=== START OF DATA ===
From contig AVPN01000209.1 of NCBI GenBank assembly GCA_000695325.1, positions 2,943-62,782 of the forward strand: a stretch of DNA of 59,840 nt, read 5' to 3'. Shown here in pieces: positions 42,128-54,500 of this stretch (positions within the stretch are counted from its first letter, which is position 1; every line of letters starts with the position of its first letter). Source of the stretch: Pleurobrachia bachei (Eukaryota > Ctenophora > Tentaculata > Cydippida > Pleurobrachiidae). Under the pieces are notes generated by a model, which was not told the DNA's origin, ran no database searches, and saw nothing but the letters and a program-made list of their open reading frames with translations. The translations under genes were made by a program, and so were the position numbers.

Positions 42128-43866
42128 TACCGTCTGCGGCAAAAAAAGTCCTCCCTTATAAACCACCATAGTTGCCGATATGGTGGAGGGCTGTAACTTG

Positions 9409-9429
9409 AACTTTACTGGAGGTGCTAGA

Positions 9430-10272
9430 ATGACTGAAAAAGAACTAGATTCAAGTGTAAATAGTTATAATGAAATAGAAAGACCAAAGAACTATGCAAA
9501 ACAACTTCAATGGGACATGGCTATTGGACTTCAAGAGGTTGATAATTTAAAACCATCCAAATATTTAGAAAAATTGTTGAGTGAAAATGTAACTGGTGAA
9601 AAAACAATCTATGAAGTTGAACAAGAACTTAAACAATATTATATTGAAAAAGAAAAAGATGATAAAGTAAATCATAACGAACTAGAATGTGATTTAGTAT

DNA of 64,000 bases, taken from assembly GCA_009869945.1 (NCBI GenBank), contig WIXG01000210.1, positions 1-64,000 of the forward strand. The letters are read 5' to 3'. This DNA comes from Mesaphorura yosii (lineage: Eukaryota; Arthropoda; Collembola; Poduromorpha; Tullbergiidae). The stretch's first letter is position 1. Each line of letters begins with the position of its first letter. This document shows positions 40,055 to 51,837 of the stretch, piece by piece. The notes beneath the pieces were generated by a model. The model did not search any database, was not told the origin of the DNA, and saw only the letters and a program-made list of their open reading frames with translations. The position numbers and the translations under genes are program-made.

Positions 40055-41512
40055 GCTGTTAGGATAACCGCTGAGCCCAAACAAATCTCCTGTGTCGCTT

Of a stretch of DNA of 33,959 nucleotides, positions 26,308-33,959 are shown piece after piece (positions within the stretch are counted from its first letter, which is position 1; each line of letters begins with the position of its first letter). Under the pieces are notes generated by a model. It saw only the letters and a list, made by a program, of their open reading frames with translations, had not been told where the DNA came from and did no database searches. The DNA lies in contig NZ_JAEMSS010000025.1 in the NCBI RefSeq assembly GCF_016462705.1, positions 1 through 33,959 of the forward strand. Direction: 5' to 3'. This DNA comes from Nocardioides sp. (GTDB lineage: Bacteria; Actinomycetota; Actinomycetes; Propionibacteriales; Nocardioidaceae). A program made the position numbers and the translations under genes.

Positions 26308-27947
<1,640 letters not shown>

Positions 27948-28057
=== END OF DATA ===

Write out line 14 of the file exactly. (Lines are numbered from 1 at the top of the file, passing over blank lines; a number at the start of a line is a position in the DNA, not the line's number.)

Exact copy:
Positions 26308-27947